The accumulation of plaque during CHD can result in chest pain, and ultimately, rupture of the artherosclerotic plaque, which causes blood clots blocking the artery and leading to heart attacks. A common method of treatment involves inserting a small metallic cage called a stent into the occluded artery to maintain blood flow.

However, upon insertion of a stent, the endothelium—the thin layer of cells that lines the inner surface of the artery—can be severely damaged. The inflammatory response triggered as a result of this damage leads to excessive proliferation and migration of smooth muscle cells (cells in the arterial wall that are involved in physiology and pathology) leading to re-blocking of the artery. This is an important limitation in the use of stents. One way to combat this has been the use of stents that release drugs to inhibit the smooth muscle cell proliferation, which causes the occlusion. However, these drug-eluting stents have been associated with incomplete healing of the artery. Studies are now being conducted to improve their performance.

“Historically, stent manufacturers have predominantly used empirical methods to design their drug-eluting stents. Those stents which show promising results in laboratory and clinical trials are retained and those that do not are discarded,” explains McGinty. “However, a natural question to ask is, what is the optimal design of a drug-eluting stent?”

The design of drug-eluting stents is severely limited by lack of understanding of the factors governing their drug release and distribution. “How much drug should be coated on the stent? What type of drug should be used?” McGinty questions. “All of these issues, of course, are inter-related. By developing models of drug release and the subsequent uptake into arterial tissue for current drug-eluting stents, and comparing the model solution with experimental results, we can begin to answer these questions.”

The model proposed by the authors considers a stent coated with a thin layer of polymer containing a drug, which is embedded in the arterial wall, and a porous region of smooth muscle cells embedded in an extracellular matrix.

When the polymer region and the tissue region are considered as a coupled system, it can be shown under certain conditions that the drug release concentration satisfies a special kind of integral equation called the Volterra integral equation, which can be solved numerically. The drug concentration in the system is determined from the solution of this integral equation. This gives the mass of drug within cells, which is of primary interest to clinicians.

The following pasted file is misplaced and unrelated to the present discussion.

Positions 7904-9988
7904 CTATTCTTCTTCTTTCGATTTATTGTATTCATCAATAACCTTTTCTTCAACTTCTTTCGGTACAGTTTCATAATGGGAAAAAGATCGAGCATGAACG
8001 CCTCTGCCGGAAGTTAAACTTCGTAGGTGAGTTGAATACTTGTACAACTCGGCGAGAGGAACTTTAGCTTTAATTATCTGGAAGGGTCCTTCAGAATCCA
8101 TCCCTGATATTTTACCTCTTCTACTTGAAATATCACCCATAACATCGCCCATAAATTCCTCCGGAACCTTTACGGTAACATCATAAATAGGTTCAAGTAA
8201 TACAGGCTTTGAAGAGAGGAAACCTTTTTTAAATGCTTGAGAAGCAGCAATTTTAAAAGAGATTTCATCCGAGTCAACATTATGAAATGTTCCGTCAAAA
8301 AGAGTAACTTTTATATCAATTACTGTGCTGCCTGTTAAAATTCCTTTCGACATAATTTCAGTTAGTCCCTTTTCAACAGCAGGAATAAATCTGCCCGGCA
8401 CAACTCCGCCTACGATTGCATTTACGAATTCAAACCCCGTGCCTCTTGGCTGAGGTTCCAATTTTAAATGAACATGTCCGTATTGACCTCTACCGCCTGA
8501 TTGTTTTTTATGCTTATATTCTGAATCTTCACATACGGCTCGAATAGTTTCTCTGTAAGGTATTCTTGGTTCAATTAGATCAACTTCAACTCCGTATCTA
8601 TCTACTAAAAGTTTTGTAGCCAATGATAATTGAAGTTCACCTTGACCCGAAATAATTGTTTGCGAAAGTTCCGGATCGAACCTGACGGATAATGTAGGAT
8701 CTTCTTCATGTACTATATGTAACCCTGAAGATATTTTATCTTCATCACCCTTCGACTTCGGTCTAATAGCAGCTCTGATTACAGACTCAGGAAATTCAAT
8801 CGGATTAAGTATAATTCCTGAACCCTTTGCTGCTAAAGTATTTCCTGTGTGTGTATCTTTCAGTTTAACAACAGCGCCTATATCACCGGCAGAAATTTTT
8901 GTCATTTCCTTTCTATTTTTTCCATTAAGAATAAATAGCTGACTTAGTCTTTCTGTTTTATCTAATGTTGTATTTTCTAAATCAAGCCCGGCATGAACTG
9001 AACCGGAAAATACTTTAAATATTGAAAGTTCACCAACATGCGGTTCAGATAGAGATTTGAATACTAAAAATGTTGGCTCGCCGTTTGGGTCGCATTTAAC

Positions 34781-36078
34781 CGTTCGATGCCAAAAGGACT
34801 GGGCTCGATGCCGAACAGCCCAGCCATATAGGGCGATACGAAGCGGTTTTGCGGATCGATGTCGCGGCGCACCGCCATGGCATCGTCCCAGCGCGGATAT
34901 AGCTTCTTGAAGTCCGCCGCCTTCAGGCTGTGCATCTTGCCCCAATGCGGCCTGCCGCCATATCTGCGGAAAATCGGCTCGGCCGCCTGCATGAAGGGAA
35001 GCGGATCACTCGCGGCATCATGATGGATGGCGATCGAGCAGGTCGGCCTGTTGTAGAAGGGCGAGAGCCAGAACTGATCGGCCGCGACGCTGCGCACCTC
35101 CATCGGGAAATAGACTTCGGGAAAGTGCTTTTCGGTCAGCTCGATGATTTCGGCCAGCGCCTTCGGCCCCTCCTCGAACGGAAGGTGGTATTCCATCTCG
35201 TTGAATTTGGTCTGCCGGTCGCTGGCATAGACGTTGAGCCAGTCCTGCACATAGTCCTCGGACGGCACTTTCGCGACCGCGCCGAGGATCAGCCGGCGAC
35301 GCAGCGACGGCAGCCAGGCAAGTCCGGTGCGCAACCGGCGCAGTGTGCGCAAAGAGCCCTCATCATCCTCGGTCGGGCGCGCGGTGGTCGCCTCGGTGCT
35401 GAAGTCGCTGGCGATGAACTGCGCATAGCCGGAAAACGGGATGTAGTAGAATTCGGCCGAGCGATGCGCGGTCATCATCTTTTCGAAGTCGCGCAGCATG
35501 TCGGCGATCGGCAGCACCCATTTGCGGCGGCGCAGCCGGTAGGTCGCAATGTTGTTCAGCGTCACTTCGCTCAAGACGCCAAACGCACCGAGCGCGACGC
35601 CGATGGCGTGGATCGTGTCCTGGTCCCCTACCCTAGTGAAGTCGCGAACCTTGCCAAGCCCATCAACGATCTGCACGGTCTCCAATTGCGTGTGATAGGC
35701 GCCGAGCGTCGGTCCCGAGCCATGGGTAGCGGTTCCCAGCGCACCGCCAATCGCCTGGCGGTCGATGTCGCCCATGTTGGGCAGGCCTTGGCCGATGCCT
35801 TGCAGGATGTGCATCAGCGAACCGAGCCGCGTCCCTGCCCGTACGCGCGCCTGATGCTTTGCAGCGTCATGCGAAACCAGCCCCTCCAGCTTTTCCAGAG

The simple one-dimensional model proposed in the paper provides analytical solutions to this complex problem. “While the simplified one and two-dimensional models that our group and others have recently developed have provided qualitative results and useful insights into this problem, ultimately three-dimensional models which capture the full complex geometry of the stent and the arterial wall may be required,” McGinty says.

In a complex environment with pulsating blood flow, wound healing, cell proliferation and migration, and drug uptake and binding, the process of drug release from the stent may involve a multitude of factors, which could be best understood by three-dimensional models. “This is especially relevant when we want to consider the drug distribution in diseased arteries and when assessing the performance of the latest stents within complex geometries, where for instance, the diseased artery may bifurcate,” says McGinty. “We are therefore currently investigating the potential benefits of moving to three-dimensional models.”